June 14, 1999 at 04:00 AM EDT

To anyone familiar with Thomas Harris’ Dr. Hannibal Lecter — genius, aesthete, cannibal — it’s only natural to react with profoundly divided sympathies. Lecter, of course, is the most mischievously charismatic of all homicidal deviants. It’s not that he’s a psychopath, exactly. A ruthless, snuff-headline version of a Nietzschean superman, he’s brilliant and icy and witty and charming, yes, but unlike, say, a Nazi mastermind or Ted Bundy, he’s also supremely empathic. By killing and eating other people, he literally consumes their identities. (It helps that he feasts only on the rude.)

”Hannibal” is the third in Harris’ trilogy of serial murder and mayhem. The first of these novels, ”Red Dragon” (1981), is a masterpiece of clinical horror; it remains his best. With ”The Silence of the Lambs” (1988), Harris began to depart from the realities of actual psychopathic killers, and Hannibal is his gaudiest, most lavishly over-the-top book yet. It’s a purplish sick-puppy nightmare — Hitchcock by way of the Marquis de Sade. Yet it has Harris’ singular rapt malevolence.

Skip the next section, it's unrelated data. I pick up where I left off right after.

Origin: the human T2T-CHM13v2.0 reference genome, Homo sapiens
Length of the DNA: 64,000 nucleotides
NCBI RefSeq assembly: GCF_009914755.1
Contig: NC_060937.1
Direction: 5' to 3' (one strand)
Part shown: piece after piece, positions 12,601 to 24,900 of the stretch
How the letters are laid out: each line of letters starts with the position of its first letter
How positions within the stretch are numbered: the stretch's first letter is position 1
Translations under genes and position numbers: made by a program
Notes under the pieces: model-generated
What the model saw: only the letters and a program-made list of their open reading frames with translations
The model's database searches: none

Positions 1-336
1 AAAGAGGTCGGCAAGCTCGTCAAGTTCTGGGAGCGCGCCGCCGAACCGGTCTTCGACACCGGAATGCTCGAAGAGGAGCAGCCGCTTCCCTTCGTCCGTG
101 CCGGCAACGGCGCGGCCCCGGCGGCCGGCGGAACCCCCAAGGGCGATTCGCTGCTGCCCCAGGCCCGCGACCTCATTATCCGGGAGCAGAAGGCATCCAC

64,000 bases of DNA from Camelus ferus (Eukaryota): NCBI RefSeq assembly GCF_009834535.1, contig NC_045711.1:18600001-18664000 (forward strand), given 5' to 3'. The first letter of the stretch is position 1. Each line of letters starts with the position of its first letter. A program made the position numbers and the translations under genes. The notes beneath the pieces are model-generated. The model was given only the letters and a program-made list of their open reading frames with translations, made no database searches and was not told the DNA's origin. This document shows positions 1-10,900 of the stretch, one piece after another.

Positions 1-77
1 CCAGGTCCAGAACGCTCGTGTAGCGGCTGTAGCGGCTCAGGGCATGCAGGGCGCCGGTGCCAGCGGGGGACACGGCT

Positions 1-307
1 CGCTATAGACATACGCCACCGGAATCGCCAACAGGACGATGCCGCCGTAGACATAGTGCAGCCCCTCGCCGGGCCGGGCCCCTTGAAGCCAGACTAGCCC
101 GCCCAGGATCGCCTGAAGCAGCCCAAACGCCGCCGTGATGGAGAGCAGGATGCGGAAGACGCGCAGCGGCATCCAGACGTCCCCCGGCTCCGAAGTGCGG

His brilliance as a writer has always been his ability to lure you into a conspiratorial relationship with the most scandalous extremes of his imagination. He dredges up seething, twisted rage, the worst that humankind has to offer, yet we keep reading, compelled to touch the knife edge of our dread. By now, many of us are so wired into Harris’ work that we practically have a pact with him (and with Hannibal Lecter himself). ”Hannibal” fulfills that pact. Surgical in its suspense, Wagnerian in its depravity, it’s a baroque slaughterhouse spectacle of a novel — vast, pungent, pulpy, terrifying. It offers a mad carnival of demons.

Thomas Harris

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